Undoubtedly one of the most mind-boggling instances of fluid dynamics I’ve learned about in writing FYFD is that of sonoluminescence - an effect in which light is produced from imploding cavitation bubbles. In a laboratory, the effect is usually initiated with acoustic waves. A bubble can be forced to oscillate and collapse periodically when forced by the sound. During the collapse, the vapor inside the bubble reaches temperatures of the order of thousands of Kelvin, and light is produced. What is far more wild, though, is that the effect occurs in nature as well. Both the pistol shrimp and the mantis shrimp produce the effect. As shown in the video above, the mantis shrimp swings its club-like arm with such speed that the local pressure drops below the vapor pressure, causing a cavitation bubble to form and sonoluminescence to occur. Some real Mortal Kombat finishing move s&#% there, indeed.  (Video credit: Z. Frank)

Spend an hour watching the clouds roll overhead and no two of them will be the same. The complexity and dynamic motion of turbulence make these flows fascinating, even mesmerizing, to watch. Humans are a pattern-seeking species. We like to seek order in apparent chaos, and this, perhaps, is what makes turbulence such a captivating subject for scientists and artists alike.

Nicole Sharp, “The Beautiful Unpredictability of Coffee, Clouds, and Fire”

Something a little different today. I have a guest post over at Nautilus about looking for patterns in turbulence. Go check it out!

Rogue waves—individual, isolated waves far larger than the surrounding waves—were reported for centuries by sailors. But their stories of massive walls of water appearing in the open ocean were not corroborated until 1995 when a rogue wave struck an offshore platform. How these giant waves form is still under active research, but one leading theory is that nonlinear interactions between waves allow one wave to sap energy from surrounding waves and focus it into one much larger, short-lived wave. I first learned of rogue waves during a seminar in graduate school. At the time, this idea of nonlinear focusing had only been explored in simulation, but a few years later a research group was able to demonstrate the effect in a wave tank, as shown in the video above. Wait for the end, and you’ll notice how the rogue wave that takes down the ship is much larger than its predecessors. For more on rogue waves and their mind-boggling behavior, be sure to check my previous post on the subject.  (Video credit: A. Chabchoub, N. Hoffmann, and N. Akhmediev)

Today’s post continues my retrospective on mind-boggling fluid dynamics in honor of FYFD’s birthday. This video on the Kaye effect was one of the earliest submissions I ever received—if you’re reading this, thanks, Belisle!—and it completely amazed me. Judging from the frequency with which it appears in my inbox, it’s delighted a lot of you guys as well. The Kaye effect is observed in shear-thinning, non-Newtonian fluids, like shampoo or dish soap, where viscosity decreases as the fluid is deformed. Like many viscous liquids, a falling stream of these fluids creates a heap. But, when a dimple forms on the heap, a drop in the local viscosity can cause the incoming fluid jet to slip off the heap and rebound upward. As demonstrated in the video, it’s even possible to create a stable Kaye effect cascade down an incline. (Video credit: D. Lohse et al.)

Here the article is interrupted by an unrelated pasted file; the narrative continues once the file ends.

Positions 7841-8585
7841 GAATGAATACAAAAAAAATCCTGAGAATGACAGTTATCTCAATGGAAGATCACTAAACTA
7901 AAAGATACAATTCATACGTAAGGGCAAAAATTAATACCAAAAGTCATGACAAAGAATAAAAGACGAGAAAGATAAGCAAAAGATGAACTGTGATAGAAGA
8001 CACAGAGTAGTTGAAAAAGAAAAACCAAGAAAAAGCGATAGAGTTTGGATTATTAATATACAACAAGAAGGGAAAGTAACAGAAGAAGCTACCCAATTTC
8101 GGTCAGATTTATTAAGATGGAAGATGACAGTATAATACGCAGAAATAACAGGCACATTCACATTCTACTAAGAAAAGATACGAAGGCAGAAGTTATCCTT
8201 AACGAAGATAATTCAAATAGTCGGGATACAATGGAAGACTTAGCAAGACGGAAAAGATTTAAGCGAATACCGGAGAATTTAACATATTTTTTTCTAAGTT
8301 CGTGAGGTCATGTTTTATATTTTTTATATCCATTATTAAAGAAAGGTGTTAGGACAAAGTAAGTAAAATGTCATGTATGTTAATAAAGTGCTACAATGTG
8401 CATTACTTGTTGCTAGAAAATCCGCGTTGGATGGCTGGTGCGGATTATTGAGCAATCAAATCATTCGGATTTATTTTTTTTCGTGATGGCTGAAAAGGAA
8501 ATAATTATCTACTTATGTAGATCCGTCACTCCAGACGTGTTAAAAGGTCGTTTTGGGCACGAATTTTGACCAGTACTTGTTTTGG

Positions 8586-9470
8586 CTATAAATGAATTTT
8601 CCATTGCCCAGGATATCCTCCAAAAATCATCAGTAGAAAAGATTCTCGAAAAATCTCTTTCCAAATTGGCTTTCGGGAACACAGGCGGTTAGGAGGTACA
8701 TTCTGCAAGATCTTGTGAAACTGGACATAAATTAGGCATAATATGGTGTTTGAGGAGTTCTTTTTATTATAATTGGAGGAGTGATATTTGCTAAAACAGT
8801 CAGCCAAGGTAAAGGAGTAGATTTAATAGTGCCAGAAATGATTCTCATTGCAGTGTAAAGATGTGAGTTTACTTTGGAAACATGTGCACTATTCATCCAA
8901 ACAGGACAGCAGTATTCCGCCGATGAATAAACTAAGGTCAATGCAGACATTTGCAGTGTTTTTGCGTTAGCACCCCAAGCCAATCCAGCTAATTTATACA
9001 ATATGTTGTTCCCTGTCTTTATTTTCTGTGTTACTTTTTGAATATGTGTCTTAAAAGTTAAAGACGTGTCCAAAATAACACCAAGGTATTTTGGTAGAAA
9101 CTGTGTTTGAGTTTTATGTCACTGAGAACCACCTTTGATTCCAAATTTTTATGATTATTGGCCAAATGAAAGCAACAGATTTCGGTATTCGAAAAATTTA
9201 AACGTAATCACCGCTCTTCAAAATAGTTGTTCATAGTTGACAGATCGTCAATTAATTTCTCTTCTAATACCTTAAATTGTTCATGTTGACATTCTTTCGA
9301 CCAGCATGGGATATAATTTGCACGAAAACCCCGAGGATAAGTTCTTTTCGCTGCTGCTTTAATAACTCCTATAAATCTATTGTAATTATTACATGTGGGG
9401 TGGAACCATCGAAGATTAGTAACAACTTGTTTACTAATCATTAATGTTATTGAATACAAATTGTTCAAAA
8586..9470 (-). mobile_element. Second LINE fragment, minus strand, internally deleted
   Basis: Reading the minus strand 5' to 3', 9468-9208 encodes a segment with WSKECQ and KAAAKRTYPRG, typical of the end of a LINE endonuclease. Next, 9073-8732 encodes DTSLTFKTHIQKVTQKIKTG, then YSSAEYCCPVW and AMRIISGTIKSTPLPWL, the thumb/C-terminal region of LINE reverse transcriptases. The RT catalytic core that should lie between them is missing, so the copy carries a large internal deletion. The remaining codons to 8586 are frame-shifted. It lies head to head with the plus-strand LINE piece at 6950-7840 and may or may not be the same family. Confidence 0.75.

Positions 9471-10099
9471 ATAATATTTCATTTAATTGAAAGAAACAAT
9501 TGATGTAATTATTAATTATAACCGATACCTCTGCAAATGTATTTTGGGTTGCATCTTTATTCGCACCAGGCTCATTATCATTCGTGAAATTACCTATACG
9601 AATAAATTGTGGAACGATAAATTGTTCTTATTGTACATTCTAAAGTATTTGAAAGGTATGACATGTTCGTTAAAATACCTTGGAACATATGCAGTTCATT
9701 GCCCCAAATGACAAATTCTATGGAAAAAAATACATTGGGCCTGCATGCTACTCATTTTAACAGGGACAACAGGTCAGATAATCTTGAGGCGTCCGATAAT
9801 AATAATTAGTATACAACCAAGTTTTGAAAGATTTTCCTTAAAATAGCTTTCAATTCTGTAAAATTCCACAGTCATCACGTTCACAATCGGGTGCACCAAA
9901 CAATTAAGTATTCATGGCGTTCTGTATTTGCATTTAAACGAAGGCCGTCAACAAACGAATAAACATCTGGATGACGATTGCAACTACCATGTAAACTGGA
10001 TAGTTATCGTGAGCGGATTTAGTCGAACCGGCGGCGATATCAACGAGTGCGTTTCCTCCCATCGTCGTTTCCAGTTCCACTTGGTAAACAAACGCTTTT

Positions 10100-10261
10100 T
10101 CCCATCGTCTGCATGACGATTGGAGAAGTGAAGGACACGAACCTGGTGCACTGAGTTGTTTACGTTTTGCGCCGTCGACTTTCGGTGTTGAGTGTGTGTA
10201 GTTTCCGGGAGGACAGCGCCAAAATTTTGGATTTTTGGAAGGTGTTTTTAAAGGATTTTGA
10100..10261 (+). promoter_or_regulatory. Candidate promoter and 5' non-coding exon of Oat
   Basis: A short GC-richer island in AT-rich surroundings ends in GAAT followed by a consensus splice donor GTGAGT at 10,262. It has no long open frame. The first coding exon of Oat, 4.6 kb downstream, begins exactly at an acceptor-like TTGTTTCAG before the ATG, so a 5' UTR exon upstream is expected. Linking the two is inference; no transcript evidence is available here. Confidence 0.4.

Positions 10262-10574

Wingtip vortices are a result of the finite length of a wing. Airplanes generate lift by having low-pressure air travelling over the top of the wing and higher pressure air along the bottom. If the wing were infinite, the two flows would remain separate. Instead, the high-pressure air from under the wing sneaks around the wingtip to reach the lower pressure region. This creates the vorticity that trails behind the aircraft. I was first introduced to the concept of wingtip vortices in my junior year during introductory fluid dynamics. As I recall, the concept was utterly bizarre and so difficult to wrap our heads around that everyone, including the TA, had trouble figuring out which way the vortices were supposed to spin. A few good photos and videos would have helped, I’m sure. (Photo credits: U.S. Coast Guard, S. Morris, Nat. Geo/BBC2)

Next week marks FYFD’s 4th birthday! It’s hard to believe that it’s been so long, or that the blog and I have come so far. I set out with the intention of explaining fluid dynamics to a broad audience because it’s a subject we all experience daily and yet one that few learn formally. (I also, as you may have guessed from the blog’s name, didn’t take things too seriously.) Many things have surprised me these past four years, but one of my favorites is how much I’ve learned. In researching and writing FYFD, I am constantly learning new and fascinating physics. I love it every time something new stuns me with its beauty, its cleverness, or its jaw-dropping, mind-blowing awesomeness. In celebration of that feeling, next week’s posts will revisit some of my favorite subjects, especially those that did and do amaze me. In the meantime, try not to let the ice cream melt. Unless you’re into that. (Video credit: I. Yang; submitted by Stuart B.)